Regulators in Europe and the United States are said to be mulling significant changes to interest-rate markets as the Libor scandal spreads from London to financial capitals all around the world.
The Financial Times reported Monday that European Commissioner in charge of financial market regulation, Michel Barnier, is planning to bring forward changes to existing rules on "market abuse" that would include criminal sanctions against those found guilty of manipulating markets for Libor and Euribor, it's single-currency linked equivalent.
The plans come as German magazine Der Spiegel reported the suspension of two Deutsche Bank employees in connection with an attempt to manipulate Libor after external auditors were brought in to investigate claims of bid rigging. Last week, Reuters reported that the German markets regulator, Bafin, had launched a special probe into Libor rigging.
The Swiss weekly Der Sonntag reported Sunday that domestic markets regulator Finma was questioning banking giants UBS and Credit Suisse for any potential ties to the scandal. The Swiss Federal Competition Commission, or COMCO, is currently investigating 12 US, European and Japanese banks suspected of interest rate market manipulation after receiving information on possible collusion charges back in February. The findings, COMCO says, may take another two years to uncover.
In the United States, Representative Barney Frank, the highest ranking Democrat on the House Financial Services Committee, told the Financial Times that he hoped to see hearings in both the House and the Senate" that would address "the whole structure of Libor".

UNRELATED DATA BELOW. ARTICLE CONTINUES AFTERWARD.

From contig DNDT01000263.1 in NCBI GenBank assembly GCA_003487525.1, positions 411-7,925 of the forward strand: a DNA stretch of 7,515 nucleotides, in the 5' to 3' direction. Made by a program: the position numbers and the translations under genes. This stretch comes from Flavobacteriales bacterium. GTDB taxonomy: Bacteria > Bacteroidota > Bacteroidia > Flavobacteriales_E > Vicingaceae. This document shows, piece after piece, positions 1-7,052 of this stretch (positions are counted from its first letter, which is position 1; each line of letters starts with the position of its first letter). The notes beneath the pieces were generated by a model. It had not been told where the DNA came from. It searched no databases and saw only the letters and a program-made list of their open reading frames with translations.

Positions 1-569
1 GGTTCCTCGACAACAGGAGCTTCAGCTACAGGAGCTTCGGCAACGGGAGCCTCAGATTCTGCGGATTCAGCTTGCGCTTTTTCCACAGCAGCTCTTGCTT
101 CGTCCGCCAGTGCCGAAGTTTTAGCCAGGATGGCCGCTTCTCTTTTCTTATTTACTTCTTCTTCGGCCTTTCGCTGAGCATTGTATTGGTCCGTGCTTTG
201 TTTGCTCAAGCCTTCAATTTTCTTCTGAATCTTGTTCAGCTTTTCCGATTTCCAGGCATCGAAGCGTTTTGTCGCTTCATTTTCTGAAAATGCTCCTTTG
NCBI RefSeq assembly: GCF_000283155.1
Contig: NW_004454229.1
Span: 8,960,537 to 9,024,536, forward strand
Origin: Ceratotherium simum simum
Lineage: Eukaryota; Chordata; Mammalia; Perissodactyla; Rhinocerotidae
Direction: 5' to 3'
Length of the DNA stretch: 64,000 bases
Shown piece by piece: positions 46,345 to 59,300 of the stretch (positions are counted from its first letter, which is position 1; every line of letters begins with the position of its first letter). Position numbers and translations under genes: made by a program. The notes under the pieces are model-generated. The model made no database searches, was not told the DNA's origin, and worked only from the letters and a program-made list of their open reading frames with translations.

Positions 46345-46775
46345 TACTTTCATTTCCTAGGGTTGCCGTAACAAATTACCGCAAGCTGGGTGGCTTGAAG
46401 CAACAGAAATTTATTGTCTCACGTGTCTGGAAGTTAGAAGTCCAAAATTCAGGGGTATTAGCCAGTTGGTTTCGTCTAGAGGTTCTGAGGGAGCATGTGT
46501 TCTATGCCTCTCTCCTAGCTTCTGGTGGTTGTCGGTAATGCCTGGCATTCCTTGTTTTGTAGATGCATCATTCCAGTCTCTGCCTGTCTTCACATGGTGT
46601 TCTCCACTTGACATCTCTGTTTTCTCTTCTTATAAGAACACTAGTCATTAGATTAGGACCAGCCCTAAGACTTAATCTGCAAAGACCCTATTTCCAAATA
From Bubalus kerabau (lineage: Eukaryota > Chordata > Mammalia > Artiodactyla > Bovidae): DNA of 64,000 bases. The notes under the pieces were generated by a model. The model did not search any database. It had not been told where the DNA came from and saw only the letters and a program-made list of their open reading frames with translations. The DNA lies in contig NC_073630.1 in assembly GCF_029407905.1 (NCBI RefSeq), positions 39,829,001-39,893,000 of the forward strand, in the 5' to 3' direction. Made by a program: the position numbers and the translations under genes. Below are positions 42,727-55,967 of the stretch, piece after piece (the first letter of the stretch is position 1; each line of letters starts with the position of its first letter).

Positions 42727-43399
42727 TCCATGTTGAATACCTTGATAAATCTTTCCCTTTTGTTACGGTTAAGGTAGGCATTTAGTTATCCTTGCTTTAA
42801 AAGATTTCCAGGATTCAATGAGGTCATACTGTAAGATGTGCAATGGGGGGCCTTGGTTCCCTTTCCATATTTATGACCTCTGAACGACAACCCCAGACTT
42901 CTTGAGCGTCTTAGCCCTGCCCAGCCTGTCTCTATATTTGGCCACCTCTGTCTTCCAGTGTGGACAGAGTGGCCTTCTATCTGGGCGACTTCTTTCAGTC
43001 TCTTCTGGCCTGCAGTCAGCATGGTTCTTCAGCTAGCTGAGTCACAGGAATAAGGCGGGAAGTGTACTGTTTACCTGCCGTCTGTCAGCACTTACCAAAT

Regulators in Japan, as well as their opposite numbers in Europe, have been investigating alleged manipulation in the Tokyo interbank lending benchmark, Tibor, for several months. Last December, Japan's main financial markets watchdog, the Securities and Exchange Surveillance Commission, suspended derivatives trades linked to Tibor made at divisions of UBS and Citigroup after it said both banks had made attempts to manipulate the benchmark.
In March, European authorities amped-up their probe into rate-rigging when EU Competition Commissioner Joaquin Almunia included potential Tibor-related activities to his department's investigations.
"One of (the Commission's investigations) concerns products linked to the Euro Interbank Offered Rate or Euribor. Others focus on products tied to other benchmark rates for specific currencies, such as Libor and Tibor, the Tokyo benchmark rate," he said. "We have concerns that the companies may have violated the rules that prohibit cartels and restrictive business practices in the trading of the financial derivatives based on those benchmarks
Criminal charges may still loom for those convicted of rate-rigging, as well, with on-going probes by the US Department of Justice and the recently announced investigation by the UK's Serious Fraud Office.
Late Friday evening a US-based law firm filed a class action suit against Barclays, JPMorgan Chase and Citigroup, HSBC and UBS alleging that the manipulation of Libor and Euribor "cost investors millions of dollars in a practice that began as early as 2005."
The suit, brought by New York based Hagens Berman Sobol Shapiro, seeks damages on behalf of "all US-based investors who purchased or sold Euribor-related financial instruments from January 1, 2005 through December 31, 2009".
Meanwhile a senior lawyer at the Australia-based practice of Slater & Gordon told the Wall Street Journal Monday that his firmed had been approached by "several" companies and investors who had purchased Libor referenced instruments and were considering taking legal action against Barclays.